It’s increasingly common for artists to disguise themselves in anonymity. Some artists such as Burial, Route 94, Zomby, Unknown, and Neckface successfully keep their face and name hidden. They fight the age of information going head to head with the internet, removing all traces of themselves on the web. In return a name stamped on their creativity lets the listener create a sort of character to identify the art with. There is a compelling romanticism within this approach. It nostalgically ties to the classic comic book hero living their everyday life as average joe until they get to their secret lair (probably just a bedside studio) and create great, emotive music. This has no doubt added to Burial’s magic and his music is far more enjoyable because of it. Anonymity takes away judgement of the creator and allows the imagination to spin with curiosity and plug all the holes in with its own details.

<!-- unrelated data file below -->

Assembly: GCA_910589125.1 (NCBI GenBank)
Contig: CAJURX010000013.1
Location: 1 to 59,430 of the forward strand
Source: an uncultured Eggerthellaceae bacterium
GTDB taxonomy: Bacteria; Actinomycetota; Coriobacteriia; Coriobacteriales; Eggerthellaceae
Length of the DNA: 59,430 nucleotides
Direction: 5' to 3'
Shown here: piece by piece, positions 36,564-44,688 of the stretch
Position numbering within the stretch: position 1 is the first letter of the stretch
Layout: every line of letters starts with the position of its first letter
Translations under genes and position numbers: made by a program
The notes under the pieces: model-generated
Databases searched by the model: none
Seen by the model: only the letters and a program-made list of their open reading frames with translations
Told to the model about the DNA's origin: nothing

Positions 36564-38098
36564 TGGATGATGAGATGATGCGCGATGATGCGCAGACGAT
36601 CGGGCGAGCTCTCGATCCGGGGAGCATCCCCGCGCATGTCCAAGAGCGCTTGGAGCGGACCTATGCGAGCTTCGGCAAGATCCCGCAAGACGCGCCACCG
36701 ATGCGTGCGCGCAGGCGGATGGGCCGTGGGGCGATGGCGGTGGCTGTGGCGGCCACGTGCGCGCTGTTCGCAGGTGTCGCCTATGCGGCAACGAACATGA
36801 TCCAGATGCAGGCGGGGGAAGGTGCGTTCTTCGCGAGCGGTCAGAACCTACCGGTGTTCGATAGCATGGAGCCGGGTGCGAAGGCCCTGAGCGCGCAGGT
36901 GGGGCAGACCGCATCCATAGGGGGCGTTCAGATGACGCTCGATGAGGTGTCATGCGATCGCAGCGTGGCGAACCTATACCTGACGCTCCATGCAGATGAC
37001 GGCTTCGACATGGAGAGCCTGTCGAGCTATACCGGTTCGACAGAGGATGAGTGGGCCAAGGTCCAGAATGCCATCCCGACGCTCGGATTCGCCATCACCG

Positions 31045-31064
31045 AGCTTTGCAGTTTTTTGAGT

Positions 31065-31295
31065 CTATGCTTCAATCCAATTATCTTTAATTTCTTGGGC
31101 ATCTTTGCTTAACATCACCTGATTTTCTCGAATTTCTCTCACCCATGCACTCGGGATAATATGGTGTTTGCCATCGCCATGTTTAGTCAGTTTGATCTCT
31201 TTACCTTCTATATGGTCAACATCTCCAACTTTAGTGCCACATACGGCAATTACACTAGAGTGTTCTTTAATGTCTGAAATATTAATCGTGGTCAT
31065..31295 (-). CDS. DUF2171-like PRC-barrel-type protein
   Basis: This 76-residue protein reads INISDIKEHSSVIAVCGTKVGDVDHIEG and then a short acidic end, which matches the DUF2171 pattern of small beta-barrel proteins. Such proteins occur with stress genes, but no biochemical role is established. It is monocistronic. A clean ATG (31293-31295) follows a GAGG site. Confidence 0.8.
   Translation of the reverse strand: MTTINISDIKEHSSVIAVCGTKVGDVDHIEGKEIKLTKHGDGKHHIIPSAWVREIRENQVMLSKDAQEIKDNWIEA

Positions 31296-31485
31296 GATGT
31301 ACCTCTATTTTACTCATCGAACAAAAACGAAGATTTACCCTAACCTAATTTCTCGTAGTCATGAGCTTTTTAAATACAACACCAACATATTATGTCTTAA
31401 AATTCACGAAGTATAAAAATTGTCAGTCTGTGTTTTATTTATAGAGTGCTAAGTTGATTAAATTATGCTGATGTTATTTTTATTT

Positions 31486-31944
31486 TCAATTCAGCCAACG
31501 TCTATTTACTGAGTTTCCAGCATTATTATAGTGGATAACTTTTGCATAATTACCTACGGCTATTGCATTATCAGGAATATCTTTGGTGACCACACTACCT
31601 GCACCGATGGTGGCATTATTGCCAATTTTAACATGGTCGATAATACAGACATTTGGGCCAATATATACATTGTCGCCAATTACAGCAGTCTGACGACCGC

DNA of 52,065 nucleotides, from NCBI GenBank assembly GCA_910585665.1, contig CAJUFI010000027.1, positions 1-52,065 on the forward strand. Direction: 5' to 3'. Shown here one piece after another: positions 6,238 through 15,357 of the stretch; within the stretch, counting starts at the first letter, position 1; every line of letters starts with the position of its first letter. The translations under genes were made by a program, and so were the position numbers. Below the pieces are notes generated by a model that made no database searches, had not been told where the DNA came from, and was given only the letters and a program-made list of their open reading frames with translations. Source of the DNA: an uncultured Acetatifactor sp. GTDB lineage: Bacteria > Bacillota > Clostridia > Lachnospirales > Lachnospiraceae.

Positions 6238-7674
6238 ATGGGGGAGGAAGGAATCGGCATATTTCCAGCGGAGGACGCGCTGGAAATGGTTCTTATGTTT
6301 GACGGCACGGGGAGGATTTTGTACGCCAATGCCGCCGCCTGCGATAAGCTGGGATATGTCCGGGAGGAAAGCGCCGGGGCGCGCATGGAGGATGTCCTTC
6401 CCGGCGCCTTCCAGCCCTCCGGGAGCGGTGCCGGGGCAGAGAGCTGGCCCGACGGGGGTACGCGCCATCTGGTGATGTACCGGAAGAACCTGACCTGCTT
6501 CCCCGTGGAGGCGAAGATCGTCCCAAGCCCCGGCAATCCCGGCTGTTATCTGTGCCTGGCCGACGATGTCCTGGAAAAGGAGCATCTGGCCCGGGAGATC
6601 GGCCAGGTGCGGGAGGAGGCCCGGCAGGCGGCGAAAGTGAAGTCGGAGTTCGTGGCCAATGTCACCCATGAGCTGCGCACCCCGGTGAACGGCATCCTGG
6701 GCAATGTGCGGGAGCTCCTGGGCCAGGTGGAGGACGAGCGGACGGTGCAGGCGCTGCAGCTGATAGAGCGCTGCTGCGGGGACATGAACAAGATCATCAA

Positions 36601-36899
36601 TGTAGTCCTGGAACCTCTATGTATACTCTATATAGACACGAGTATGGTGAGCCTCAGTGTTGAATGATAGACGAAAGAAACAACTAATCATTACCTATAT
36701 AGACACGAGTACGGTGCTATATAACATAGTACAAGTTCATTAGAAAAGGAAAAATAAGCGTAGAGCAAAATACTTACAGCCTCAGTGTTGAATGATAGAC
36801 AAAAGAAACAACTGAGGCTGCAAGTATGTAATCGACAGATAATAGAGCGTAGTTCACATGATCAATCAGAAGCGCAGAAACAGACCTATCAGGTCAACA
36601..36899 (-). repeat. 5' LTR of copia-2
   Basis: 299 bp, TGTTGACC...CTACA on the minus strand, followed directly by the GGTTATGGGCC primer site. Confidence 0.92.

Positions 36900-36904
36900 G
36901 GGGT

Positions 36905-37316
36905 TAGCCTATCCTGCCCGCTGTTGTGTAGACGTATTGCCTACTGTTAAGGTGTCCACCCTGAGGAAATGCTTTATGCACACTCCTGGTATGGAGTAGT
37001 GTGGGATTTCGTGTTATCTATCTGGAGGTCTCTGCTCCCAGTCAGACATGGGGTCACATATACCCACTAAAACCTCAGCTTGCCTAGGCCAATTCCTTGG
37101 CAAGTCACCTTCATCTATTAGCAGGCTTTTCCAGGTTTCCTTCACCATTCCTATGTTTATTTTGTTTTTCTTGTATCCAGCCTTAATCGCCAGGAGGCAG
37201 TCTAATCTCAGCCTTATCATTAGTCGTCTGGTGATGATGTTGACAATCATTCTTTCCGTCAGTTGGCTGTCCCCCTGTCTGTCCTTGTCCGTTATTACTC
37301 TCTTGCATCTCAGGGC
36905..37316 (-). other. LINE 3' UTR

Other artists such as the Weeknd, SBTRKT, Slipknot, and Captain Murphy used the anonymity initially to create a character. As their fame began to roll in so did their, intentionally or not, true identity. To me this completely ruins the character created. I can’t help but imagine Aaron Jerome (I’m sure he’s a lovely guy) standing over a pair of decks dressed like an asshole sweating into that wooden mask. The music suddenly is compared next to the persons flaws and it’s impossible not to judge where their inspiration for all of it came from; not to mention their revealed musical background can be quite a let down…
Unfortunately both sides can arguably be blamed on using the anonymity as a tool to hype their name. This absolutely takes away from the magic. It’s nice to believe the mask is to let the person truly express themselves. Putting a wall between them and the music frees up a lot of creative space but of course, in the end they are only human and some traits still shine through. For example recall Zomby’s history of no showing gigs and pissing off a good amount of his supporters.
Catch the mysterious Route 94 at the Audio Doughnuts 2nd Anniversary on 30th November 2012 - Tickets and info here.
By Ian Massoth